The Washington Supreme Court unanimously struck down Tim Eyman's Initiative 976 in a ruling issued Thursday. The measure would have steeply discounted the price of car registrations, while gutting transportation budgets statewide.
Among many government leaders breathing a sigh of relief is King County Council Chair Claudia Balducci, who also chairs the King County Transportation Benefits District and the Sound Transit System Expansion Committee.
She suspects many in the region who voted for I-976 did so because of sticker shock. Car tab fees shot up after the passage of a measure to fund Sound Transit’s expansion. The agency uses a formula that inflates vehicle values, compared to the commonly used Kelly Blue Book.
“That doesn’t seem fair to people. And I think there's still some work to be done there,” Balducci said. “But the Supreme Court ruled that the ballot title was confusing and it seems really likely that people were confused about exactly what their vote meant.”
In the ruling, the justices said the ballot description of the measure was misleading, and that it violated the state Constitution's requirement that initiatives be limited to a single subject.
Balducci says I-976 was an attack on the expansion of Sound Transit’s regional light rail network. It would have also gutted budgets for basic road repairs and maintenance, which is why a coalition of cities joined King County to fight it in court. But voters were likely responding to the promise of radically lower car tab fees, especially after the fees went up.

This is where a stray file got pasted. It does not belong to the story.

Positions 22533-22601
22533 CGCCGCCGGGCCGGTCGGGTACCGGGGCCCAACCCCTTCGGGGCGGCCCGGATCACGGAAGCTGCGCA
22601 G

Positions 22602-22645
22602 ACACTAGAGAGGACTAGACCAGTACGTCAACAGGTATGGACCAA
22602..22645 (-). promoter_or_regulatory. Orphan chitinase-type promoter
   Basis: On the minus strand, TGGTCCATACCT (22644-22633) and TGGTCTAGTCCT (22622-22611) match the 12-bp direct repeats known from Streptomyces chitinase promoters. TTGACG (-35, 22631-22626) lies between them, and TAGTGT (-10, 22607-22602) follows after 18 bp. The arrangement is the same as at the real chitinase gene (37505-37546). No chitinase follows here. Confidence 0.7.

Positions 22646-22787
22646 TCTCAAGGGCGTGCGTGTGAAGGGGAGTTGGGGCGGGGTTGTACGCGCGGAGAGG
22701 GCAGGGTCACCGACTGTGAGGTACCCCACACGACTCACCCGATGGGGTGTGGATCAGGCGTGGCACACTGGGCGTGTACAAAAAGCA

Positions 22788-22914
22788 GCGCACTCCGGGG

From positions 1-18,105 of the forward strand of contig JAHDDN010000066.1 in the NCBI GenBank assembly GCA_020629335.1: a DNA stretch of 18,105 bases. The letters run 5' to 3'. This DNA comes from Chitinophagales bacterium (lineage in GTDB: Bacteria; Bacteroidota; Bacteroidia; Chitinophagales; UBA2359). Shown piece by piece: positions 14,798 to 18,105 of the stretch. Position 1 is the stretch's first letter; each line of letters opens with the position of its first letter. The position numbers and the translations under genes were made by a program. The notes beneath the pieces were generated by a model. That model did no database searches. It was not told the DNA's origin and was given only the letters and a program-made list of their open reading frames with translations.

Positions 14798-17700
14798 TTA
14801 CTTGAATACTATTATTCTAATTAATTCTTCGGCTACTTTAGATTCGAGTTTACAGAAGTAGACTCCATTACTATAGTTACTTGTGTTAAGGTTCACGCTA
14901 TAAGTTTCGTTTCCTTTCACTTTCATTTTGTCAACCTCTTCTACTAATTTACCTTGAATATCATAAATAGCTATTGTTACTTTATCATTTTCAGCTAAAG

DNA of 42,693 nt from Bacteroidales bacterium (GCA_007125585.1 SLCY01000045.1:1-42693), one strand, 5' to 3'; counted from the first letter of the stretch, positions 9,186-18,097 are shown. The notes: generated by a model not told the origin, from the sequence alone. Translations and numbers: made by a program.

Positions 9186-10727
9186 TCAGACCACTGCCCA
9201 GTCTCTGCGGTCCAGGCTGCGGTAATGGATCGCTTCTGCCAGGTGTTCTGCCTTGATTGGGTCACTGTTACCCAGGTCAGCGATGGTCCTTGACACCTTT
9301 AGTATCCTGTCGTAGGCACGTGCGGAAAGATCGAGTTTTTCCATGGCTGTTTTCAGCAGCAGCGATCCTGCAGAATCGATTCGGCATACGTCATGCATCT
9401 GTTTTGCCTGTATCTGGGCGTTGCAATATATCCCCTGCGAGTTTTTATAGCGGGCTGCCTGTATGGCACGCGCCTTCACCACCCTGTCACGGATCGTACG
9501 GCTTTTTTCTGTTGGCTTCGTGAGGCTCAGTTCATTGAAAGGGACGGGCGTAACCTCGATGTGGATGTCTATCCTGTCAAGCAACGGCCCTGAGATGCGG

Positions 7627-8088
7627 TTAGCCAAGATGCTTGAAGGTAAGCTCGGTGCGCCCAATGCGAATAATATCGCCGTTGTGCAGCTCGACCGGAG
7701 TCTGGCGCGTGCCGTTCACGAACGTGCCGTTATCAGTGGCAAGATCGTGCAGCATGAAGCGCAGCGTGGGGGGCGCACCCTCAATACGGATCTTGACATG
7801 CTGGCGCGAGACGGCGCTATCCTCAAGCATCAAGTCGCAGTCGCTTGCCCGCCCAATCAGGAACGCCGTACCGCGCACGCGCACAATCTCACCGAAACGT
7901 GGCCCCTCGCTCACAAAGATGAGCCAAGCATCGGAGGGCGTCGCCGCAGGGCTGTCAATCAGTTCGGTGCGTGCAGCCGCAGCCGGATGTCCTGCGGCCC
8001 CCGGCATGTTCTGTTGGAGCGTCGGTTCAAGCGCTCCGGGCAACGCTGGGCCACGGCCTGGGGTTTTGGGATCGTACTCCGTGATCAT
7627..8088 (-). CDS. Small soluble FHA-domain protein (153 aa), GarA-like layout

“I think many voters did not understand how their car tab taxes would go through the roof,” after the approval of the Sound Transit 3 ballot measure, says Sen. Steve O’Ban, a Republican from the 28th legislative district in Pierce County, who is running for re-election.
"I mean, my email box and calls were full of people who didn't understand the implications of ST3, " O'Ban said.
He says voters want tax relief — that’s why they approved the initiative. He already has a bill that he says mirrors I-976 closely. He’s cleaning it up to conform to the Supreme Court ruling and intends to file it this week.
“But essentially, what we need to do here is give the voters what they voted for," O'Ban said. "And that is substantial car tab tax relief."
He says he wants Gov. Jay Inslee to call a special session to address this, just as Gov. Gary Locke did after the first car tab initiative was struck down 20 years ago.